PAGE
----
When Students Struggle
Livia McCoy spent many years teaching upper school science. She currently serves as Dean of Student Support at The Steward School in Richmond, VA. Livia sees each student as an individual with great potential to learn, and feels her job is to help every student figure out how to be successful in school. Livia says, “I blog about the many smart students who struggle in school because they think differently or have attention issues. I share what I have learned helping these students, their parents and teachers to see how they can experience success in school.” Livia welcomes comments on her blog at SchoolFamily.com.
It seems like missing one day of school would not be that big of a deal. Some parents feel free to keep their children out of school fairly often (even when they are not sick). It is appropriate to keep your child home if th... Read more
In another blog post, I wrote about what percentiles mean on standardized tests.
Another score you are likely to see is the grade equivalent (GE) score. They will look something like this: “5.3” or “7.9.&rdq... Read more
Often when schools do standardized testing, they report the scores in percentiles.
Percentiles are not the same thing as percentages (percents), even though they sound like they should be. Percentages are what most teachers u... Read more
When children struggle in school, they are often having difficulty with many things. They may have poor ability to focus their attention, low reading and spelling skills, working memory issues, or problems with executive func... Read more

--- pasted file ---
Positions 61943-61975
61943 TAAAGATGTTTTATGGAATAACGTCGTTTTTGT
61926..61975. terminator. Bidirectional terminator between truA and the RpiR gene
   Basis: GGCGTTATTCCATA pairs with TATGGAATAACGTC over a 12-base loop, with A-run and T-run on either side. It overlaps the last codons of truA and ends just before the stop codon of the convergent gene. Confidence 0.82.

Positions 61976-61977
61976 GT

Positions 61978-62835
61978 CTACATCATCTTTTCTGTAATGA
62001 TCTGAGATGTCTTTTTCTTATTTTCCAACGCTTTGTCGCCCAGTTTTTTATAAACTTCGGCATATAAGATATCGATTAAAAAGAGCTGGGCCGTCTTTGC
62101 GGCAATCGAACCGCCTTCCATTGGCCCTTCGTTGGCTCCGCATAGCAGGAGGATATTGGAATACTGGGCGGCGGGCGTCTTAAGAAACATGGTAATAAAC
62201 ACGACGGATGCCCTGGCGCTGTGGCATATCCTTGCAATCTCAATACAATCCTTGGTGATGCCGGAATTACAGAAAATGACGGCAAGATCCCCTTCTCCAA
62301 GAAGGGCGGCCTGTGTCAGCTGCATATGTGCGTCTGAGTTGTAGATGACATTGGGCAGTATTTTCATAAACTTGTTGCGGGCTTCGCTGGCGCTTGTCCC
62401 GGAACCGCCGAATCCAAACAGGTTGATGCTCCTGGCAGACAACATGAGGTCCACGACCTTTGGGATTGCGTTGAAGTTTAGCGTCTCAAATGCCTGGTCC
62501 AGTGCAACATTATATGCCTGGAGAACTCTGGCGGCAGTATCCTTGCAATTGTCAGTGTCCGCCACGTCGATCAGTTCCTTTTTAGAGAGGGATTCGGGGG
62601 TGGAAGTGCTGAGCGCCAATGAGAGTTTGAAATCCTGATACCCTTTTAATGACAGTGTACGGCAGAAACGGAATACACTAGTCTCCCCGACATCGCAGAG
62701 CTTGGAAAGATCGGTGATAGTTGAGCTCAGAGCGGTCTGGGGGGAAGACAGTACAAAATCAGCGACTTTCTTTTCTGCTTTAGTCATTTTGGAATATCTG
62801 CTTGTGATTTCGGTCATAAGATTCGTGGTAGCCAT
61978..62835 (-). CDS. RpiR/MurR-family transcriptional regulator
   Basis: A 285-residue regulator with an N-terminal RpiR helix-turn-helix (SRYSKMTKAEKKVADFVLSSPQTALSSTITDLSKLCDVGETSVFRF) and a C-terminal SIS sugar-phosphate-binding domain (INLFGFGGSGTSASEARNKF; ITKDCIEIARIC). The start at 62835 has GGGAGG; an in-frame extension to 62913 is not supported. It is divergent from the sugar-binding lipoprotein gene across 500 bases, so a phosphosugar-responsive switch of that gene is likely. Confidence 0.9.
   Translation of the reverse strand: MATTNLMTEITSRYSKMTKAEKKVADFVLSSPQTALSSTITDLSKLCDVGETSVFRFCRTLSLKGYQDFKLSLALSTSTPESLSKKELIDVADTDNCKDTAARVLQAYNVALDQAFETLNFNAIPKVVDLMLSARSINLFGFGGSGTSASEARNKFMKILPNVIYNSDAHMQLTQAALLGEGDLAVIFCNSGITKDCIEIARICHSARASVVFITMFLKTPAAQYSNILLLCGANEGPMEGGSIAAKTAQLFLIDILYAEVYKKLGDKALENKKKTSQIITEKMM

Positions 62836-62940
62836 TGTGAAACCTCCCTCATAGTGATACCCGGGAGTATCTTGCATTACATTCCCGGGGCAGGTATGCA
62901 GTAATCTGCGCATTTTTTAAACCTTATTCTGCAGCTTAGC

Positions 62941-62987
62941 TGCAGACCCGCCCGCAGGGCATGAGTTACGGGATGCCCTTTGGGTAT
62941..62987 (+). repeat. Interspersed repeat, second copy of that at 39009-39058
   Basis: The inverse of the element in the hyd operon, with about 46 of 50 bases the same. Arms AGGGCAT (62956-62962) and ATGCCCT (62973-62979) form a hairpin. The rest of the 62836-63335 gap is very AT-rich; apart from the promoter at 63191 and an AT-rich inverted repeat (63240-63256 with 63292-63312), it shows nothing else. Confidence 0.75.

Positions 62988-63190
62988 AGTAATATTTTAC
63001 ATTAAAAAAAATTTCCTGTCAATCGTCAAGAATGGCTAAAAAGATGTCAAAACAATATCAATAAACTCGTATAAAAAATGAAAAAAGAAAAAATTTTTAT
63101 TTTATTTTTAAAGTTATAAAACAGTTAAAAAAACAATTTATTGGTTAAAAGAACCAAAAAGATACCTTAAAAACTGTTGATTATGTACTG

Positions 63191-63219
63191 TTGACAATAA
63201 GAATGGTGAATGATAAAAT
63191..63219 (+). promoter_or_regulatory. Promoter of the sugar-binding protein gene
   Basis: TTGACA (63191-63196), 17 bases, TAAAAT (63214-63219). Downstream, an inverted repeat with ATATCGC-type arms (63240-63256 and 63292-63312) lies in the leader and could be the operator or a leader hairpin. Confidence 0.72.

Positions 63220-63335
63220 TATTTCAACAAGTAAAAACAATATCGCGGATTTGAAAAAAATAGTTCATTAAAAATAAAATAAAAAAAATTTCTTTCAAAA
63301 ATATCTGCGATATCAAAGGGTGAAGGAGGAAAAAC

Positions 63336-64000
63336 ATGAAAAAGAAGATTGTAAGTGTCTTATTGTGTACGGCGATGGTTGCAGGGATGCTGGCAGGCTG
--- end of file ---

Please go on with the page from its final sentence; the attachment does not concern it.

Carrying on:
Students who struggle in school often have gifts in areas that do not relate to academics. For example, they may be amazing artists, musicians, athletes, actors or dancers. When thinking about summer plans for these students,... Read more
Ever since writing my earlier blog post about whether we really need to teach cursive handwriting, Do Children Still Need to Learn Cursive?, I have been thinking more about it. Many parents are concerned that their children a... Read more
Living in a wheelchair is difficult. Children and teens who use wheelchairs often have a hard time making friends. Yet, having at least one good friend is essential for good mental health.
Other children can be afraid of some... Read more
Libraries are supposed to be fun places. But if you are dyslexic or have a problem reading and spelling, they might not be so much fun. I work at a school for dyslexic students. We have a nice sign in the school library titl... Read more
Recently, I read Nelson Lauver’s book, Most Unlikely to Succeed. The first part of the book was difficult for me to read. When Nelson was a child, he was abused by his teachers because he couldn’t read and do math... Read more
Moving from elementary school to middle school can be especially scary for students with learning disabilities. If your child will be moving into middle school next year, it might be a good idea to think about what things wil... Read more